Despite Failure of Phobos-Grunt, Russia Will Explore the Moon
While the Russian Federal Space Agency (Roscosmos) prepares for the pending destruction of its Phobos-Grunt spacecraft, an ambitious program focusing on lunar exploration is moving to center stage. Although the Soviet Union launched three successful lunar sample return missions, the last such probe was Luna-24, in 1976.
Scheduled for launch in 2014 or 2015, Luna-Glob (Russian for lunar sphere) consists of two craft: Luna-Glob 1 and Luna-Glob 2 (also called Luna-Resource). In addition to carrying out various studies while orbiting the Moon, Luna-Glob 1 is to carry four probes known as penetrators. Built by Japan, the penetrators will be launched from lunar orbit, then slam into the lunar surface and take seismographic readings. Since similar readings were taken in the landing regions of NASA’s Apollo missions (after used stages of the vehicles were crashed on the Moon deliberately to shake it up), two of the penetrators will be aimed near the Apollo 11 and Apollo 12 landing sites. It is hoped that comparison of results with the seismic data that were collected in the 1970s from these and the other sites will answer questions regarding the Moon’s origins.
Previously, I’ve used the term Luna-Grunt in reference to a re-purposed Phobos-Grunt, sent to orbit Earth’s own Moon, if control is restored but too late to send it to the Martian moon Phobos. But Grunt is the Russian word for “ground,” or “soil.” Just as Phobos-Grunt was designed to analyze and return Phobosian regolith (not actually soil, but crushed rock and dust on the surface of a celestial body), Russia’s Luna-Grunt program will study lunar regolith. Currently, two Luna-Grunt spacecraft are planned, each featuring an orbiter and a lander. While the first Luna-Grunt lander, scheduled for a 2014 launch, will carry a rover loaded with instruments for regolith analysis, the second lander will feature an ascent stage with a sample return capsule. Designed to return to Earth, the Luna-Grunt capsule will be similar to return capsule of Phobos-Grunt, but will carry five times the amount of regolith (1 kilogram for Luna-Grunt vs. 200 grams for Phobos-Grunt).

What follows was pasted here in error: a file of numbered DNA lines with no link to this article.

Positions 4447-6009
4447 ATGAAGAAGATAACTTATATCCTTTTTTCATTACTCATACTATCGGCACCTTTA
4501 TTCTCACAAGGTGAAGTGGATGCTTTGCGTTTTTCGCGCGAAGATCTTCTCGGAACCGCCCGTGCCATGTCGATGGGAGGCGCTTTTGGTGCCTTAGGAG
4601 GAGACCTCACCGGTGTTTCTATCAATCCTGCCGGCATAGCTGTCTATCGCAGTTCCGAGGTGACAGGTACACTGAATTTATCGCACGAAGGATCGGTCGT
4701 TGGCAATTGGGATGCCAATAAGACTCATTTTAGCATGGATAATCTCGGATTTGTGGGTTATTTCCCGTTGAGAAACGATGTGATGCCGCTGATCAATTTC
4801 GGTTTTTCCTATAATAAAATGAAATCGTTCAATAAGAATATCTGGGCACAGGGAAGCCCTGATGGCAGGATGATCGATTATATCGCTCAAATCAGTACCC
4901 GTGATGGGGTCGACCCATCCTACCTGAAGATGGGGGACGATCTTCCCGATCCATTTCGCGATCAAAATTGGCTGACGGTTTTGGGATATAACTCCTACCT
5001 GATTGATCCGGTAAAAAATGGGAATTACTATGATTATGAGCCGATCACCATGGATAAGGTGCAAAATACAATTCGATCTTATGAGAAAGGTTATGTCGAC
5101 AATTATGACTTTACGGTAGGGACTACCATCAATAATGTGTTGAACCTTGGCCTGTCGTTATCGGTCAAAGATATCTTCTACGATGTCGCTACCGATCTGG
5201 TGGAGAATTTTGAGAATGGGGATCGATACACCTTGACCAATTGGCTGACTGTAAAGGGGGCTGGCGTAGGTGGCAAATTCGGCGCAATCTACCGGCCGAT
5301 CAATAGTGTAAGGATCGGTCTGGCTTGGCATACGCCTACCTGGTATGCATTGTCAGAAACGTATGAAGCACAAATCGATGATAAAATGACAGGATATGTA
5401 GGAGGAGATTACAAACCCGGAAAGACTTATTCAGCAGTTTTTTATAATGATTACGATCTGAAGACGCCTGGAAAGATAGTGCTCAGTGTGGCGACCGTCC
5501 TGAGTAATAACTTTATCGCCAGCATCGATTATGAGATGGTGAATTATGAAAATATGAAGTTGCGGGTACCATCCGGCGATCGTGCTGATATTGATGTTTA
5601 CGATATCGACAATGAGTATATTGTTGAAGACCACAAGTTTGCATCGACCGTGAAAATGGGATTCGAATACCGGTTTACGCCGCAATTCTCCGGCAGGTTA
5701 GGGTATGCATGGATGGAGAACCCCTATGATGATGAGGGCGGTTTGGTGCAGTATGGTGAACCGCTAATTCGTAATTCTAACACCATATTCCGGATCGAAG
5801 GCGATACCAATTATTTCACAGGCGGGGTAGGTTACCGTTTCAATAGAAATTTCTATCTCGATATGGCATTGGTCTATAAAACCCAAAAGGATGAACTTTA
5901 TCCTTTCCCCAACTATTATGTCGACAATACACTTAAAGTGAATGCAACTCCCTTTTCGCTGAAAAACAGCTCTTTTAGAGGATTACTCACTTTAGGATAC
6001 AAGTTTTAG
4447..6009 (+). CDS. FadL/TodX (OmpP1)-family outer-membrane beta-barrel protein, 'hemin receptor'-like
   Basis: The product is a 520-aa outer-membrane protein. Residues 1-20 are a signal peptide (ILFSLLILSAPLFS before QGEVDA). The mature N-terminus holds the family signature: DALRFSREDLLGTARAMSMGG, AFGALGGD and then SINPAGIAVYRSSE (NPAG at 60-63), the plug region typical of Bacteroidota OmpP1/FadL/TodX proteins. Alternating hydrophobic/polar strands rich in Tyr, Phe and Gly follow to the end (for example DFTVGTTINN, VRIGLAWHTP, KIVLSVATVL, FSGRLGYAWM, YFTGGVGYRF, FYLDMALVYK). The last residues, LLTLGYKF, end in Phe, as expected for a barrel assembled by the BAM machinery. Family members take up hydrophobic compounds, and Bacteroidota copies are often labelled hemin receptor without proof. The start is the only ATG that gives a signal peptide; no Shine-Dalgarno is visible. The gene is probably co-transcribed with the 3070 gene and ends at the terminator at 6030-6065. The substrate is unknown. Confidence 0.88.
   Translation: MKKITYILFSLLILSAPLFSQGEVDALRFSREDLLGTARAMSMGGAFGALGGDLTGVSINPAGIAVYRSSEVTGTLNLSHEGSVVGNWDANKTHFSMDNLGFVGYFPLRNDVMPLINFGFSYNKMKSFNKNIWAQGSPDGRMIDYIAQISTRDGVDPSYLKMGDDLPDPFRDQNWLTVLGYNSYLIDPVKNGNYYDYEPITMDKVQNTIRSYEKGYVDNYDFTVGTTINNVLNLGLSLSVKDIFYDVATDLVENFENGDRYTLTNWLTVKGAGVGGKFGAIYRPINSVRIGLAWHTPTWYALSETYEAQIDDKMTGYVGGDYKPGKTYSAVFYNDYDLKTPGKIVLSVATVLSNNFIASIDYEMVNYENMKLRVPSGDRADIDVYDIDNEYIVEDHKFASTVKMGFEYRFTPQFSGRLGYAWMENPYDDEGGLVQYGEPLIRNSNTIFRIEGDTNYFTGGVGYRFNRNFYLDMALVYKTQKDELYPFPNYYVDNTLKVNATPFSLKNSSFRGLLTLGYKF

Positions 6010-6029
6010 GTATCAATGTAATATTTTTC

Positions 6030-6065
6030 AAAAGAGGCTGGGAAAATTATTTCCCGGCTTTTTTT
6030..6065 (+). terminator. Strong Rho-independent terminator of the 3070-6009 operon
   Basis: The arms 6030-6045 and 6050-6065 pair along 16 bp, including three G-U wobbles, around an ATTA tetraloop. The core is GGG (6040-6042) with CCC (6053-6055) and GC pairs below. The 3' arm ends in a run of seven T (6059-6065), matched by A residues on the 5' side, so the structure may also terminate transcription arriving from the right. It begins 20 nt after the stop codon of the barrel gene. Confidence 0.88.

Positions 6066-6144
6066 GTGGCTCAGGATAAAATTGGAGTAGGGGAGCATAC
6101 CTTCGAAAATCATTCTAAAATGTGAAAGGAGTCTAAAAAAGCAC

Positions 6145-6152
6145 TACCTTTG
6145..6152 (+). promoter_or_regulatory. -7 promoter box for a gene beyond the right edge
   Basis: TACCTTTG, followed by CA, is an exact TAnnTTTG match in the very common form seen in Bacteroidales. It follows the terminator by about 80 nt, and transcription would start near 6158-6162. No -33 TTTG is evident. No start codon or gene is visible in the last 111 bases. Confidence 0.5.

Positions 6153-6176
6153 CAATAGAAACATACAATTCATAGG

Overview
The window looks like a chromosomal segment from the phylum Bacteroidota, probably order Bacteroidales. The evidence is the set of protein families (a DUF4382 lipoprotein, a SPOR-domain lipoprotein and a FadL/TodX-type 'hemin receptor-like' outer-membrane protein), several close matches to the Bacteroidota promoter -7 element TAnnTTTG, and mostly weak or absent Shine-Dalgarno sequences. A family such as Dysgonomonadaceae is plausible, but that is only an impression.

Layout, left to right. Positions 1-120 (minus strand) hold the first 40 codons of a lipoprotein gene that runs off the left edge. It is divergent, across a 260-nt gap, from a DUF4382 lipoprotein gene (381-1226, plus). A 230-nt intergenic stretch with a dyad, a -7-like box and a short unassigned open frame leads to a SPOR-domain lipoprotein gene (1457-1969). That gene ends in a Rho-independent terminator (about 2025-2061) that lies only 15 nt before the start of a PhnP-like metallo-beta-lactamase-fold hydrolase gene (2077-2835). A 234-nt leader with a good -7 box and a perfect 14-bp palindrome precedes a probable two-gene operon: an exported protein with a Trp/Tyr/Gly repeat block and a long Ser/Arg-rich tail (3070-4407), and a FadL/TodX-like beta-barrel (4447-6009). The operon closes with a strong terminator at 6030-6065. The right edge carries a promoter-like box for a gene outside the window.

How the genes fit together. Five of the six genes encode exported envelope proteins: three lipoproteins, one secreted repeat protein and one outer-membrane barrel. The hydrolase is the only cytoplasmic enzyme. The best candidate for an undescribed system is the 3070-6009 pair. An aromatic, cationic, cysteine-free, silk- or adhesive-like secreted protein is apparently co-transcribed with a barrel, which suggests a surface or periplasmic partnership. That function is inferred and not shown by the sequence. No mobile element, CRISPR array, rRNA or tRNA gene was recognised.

While the lunar missions to be launched during the next half decade will be unpiloted, statements by various Russian scientists and cosmonauts in recent months suggest that Roscosmos is interested in Earth’s companion as a location for a lunar base, or even a colony.